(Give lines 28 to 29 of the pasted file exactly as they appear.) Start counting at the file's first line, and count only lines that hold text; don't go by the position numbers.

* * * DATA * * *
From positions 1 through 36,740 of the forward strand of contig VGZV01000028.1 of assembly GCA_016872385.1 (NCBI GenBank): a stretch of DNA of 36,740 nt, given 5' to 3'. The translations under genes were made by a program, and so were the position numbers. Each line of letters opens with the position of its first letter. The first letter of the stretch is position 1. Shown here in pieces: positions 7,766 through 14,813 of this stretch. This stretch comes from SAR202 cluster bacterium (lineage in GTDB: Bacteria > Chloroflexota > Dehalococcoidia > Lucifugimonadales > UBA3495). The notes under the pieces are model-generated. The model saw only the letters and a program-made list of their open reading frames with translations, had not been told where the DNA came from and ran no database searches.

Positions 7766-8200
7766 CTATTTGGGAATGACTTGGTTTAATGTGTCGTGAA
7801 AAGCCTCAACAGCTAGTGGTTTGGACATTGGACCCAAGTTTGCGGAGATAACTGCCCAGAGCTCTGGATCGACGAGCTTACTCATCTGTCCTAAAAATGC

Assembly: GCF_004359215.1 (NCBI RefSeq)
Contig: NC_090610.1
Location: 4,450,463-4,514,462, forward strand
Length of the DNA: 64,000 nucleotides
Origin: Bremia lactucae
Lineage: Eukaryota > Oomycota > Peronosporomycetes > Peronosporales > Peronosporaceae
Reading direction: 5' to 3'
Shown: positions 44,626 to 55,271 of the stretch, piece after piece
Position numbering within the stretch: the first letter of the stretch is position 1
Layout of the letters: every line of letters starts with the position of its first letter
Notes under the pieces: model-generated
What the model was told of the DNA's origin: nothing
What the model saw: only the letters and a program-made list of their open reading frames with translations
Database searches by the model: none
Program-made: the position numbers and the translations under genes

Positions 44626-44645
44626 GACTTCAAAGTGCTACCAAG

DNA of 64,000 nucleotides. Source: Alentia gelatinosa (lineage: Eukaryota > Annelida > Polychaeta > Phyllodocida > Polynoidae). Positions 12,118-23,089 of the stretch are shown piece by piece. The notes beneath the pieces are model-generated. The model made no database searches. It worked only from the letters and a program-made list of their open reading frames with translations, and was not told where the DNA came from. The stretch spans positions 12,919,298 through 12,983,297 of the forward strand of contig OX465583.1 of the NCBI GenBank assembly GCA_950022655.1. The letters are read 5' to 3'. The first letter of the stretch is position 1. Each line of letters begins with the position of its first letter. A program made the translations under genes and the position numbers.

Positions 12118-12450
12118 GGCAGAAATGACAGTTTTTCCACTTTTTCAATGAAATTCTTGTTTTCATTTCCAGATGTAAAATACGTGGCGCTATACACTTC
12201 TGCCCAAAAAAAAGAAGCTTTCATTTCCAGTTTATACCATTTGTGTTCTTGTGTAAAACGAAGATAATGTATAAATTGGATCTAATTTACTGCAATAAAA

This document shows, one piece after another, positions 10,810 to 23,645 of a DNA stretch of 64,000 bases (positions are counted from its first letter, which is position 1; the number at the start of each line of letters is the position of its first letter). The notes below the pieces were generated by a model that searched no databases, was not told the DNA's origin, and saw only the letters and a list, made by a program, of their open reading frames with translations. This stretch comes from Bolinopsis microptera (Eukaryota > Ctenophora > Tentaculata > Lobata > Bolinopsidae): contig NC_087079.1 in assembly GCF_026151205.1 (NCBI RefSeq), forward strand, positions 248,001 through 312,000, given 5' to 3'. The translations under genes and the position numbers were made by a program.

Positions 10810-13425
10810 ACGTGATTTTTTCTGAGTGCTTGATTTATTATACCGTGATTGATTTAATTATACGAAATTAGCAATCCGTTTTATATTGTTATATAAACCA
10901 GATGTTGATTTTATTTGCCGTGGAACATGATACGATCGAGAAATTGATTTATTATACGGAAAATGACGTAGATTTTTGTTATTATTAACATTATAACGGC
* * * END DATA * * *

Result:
10810 ACGTGATTTTTTCTGAGTGCTTGATTTATTATACCGTGATTGATTTAATTATACGAAATTAGCAATCCGTTTTATATTGTTATATAAACCA
10901 GATGTTGATTTTATTTGCCGTGGAACATGATACGATCGAGAAATTGATTTATTATACGGAAAATGACGTAGATTTTTGTTATTATTAACATTATAACGGC